Shear inspiration

Alumna Marty McGee Bennett has learned life lessons from her llamas and alpacas

Shear inspiration

Marty McGee Bennett

Photo by: Special

Marty McGee Bennett (BSA ’78) remembers gazing into the eyes of a llama for the first time in the early 1980s. After receiving rejections from every veterinary school she applied to, she was surprised to find that moment the precipice of her life’s true calling.

“It was like I had fallen in love with someone,” McGee Bennett says. “I was smitten.”

Llamas were a novelty in the U.S. back then, and interested buyers were put on a four-to-five-year waiting list. But McGee Bennett decided the animals were worth the wait. She had just spent five years in the U.S. Army, a career decision she made after she did not get into veterinary school, and was living in western New York. It was there she became interested in spinning and weaving and she bought a number of exotic sheep, which she sheared for their wool. An article about llamas in Smithsonian Magazine inspired her to explore new sources of fiber.

“Llamas were very new to the U.S.,” she says. “People thought they were unusual, and I had never seen them before reading that article.”

Once McGee Bennett received her first two llamas she found that they were easy to care for. Other animals she owned required more time and attention, such as a difficult black stallion she was trying to train. After attending a horse-training clinic held by renowned trainer Linda Tellington-Jones, however, McGee Bennett realized she could learn a lot more about her llamas as well.

“At the clinic I was so impressed by her training method,” she says. “It involved no force, no restraint and no dominance. It was more of a partnership, which was a very avant-garde idea at the time.”

McGee Bennett began to work alongside Tellington-Jones, but she quickly branched out from horse training and applied relational methods to llamas and alpacas.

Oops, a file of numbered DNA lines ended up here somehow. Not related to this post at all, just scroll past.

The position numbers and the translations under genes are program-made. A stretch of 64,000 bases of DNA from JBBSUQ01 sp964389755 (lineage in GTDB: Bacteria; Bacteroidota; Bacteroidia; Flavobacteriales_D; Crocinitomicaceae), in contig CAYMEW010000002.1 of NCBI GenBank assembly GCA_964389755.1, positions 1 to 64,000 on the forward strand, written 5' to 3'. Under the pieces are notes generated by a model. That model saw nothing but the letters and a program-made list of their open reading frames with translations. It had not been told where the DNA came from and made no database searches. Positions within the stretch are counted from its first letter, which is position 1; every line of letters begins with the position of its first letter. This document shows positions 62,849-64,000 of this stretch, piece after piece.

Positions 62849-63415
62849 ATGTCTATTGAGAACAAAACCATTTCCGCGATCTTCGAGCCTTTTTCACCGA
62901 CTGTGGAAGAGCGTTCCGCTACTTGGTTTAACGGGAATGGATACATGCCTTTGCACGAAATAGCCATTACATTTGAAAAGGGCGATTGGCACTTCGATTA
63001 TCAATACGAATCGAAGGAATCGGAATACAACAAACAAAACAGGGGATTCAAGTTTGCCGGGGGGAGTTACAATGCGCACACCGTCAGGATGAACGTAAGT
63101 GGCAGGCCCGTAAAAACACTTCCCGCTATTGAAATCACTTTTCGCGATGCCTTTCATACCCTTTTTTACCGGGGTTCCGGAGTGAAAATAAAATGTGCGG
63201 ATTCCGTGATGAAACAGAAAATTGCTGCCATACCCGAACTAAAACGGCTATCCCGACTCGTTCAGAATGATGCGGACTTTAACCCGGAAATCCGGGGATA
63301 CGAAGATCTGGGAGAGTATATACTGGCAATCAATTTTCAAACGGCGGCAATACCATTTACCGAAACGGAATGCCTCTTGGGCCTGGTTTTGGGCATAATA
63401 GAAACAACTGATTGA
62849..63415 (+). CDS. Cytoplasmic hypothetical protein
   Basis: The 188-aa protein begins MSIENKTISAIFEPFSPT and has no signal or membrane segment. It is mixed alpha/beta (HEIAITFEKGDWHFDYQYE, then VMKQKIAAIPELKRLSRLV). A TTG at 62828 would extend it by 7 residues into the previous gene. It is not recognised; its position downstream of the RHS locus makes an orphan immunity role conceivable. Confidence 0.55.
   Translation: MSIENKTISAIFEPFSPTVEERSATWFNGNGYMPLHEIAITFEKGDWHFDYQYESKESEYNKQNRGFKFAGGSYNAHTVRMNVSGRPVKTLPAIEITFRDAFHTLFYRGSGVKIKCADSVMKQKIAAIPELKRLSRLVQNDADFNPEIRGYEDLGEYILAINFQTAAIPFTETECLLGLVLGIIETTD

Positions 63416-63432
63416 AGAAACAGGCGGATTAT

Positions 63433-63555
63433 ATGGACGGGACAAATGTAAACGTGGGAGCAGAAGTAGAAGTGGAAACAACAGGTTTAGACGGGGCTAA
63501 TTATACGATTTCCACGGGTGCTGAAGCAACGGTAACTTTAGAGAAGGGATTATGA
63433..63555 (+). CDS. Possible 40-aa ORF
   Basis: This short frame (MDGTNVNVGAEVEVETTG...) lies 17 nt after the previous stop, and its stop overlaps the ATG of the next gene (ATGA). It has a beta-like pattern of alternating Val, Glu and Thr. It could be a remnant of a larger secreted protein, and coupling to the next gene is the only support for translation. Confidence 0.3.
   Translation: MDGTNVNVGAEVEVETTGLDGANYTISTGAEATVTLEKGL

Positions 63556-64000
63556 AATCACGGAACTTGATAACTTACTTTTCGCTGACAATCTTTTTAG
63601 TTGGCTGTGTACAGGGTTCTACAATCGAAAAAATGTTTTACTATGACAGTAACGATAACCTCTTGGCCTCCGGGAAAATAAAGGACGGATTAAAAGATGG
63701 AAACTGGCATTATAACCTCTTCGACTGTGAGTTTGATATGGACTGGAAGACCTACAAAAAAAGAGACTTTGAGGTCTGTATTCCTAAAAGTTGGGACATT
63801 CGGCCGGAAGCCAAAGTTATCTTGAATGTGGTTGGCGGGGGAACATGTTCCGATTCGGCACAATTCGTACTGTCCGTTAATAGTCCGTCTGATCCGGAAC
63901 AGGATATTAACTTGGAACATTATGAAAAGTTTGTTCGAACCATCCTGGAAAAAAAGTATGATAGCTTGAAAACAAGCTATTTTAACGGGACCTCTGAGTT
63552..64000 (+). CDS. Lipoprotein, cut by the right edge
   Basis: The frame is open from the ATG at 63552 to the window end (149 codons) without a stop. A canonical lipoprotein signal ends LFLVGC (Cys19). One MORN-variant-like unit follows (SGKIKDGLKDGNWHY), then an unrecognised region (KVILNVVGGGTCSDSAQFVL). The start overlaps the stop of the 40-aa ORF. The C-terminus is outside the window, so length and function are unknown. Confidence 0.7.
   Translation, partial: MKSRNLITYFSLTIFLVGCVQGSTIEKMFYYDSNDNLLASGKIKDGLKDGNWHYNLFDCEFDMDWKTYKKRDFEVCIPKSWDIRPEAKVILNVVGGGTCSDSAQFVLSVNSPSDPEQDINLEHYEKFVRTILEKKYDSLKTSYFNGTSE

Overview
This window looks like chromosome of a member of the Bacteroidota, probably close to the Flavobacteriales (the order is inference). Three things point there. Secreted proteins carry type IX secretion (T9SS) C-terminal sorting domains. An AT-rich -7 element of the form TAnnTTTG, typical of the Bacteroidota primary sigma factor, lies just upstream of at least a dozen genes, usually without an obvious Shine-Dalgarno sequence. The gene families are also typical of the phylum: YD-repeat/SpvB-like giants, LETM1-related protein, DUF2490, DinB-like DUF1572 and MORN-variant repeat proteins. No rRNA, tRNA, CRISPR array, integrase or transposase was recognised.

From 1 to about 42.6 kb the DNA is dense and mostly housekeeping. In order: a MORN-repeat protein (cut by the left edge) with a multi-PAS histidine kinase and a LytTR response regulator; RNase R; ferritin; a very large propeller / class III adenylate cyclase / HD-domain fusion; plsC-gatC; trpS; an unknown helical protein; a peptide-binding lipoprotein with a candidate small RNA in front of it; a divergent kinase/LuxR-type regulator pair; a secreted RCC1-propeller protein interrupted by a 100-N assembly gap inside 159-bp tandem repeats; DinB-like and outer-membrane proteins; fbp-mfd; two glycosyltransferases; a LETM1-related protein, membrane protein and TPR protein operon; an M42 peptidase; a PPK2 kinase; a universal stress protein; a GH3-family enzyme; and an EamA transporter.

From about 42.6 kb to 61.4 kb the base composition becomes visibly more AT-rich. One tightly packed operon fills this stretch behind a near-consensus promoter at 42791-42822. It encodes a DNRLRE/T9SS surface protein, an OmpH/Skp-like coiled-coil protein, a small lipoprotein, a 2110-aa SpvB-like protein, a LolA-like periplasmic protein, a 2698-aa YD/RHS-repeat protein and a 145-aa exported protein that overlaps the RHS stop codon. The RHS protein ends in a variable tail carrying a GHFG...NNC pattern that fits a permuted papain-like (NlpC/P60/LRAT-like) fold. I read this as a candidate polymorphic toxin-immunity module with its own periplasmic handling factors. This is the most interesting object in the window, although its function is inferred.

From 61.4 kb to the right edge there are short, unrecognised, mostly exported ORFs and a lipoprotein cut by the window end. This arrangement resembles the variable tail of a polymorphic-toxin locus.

In 2001 she published her first book, CAMELIDynamics, on the training method she had developed based on Tellington-Jones’ ideas. Camelid refers to llamas, alpacas and all other animals classified in the biological family camelidae.

“The secret to CAMELIDynamics is to understand how your behavior affects them,” she says. “The goal is to make trainers less threatening.”

CAMELIDynamics focuses on restraint-free handling that offers alternatives to threatening human behaviors. It teaches people to have better relationships with llamas and alpacas while effectively gleaning their wool.

McGee Bennett now holds training seminars for veterinarians and veterinary students throughout the U.S. In addition to speaking at more than half of the country’s vet teaching hospitals, she has given standing-room-only lectures for show-ring trainers in Peru.

“I always start by teaching the value of catching llamas in unthreatening ways,” she says. “Llamas are shy and unless they know better they’re going to run from anything frightening." 

In addition to her work as a teacher and lecturer McGee Bennett has recorded seven instructional videos and written two more books since CAMELIDynamics. In her most recent book, The Problem with Weight is NOT Losing It, she explains how animal training techniques have helped her maintain weight loss for the past three years.

“I realized the key to making llamas feel safe is balance, but I was out of balance in my own animal, which was my body,” she says. “I used the animals as a metaphor for balancing myself.”

McGee Bennett not only sees herself as someone who has attained her desired weight, she knows she has found the vocation she always hoped for.

“In the end I’m glad I didn’t get into vet school,” she says. “I don’t know if it would have gotten me where I am today.”

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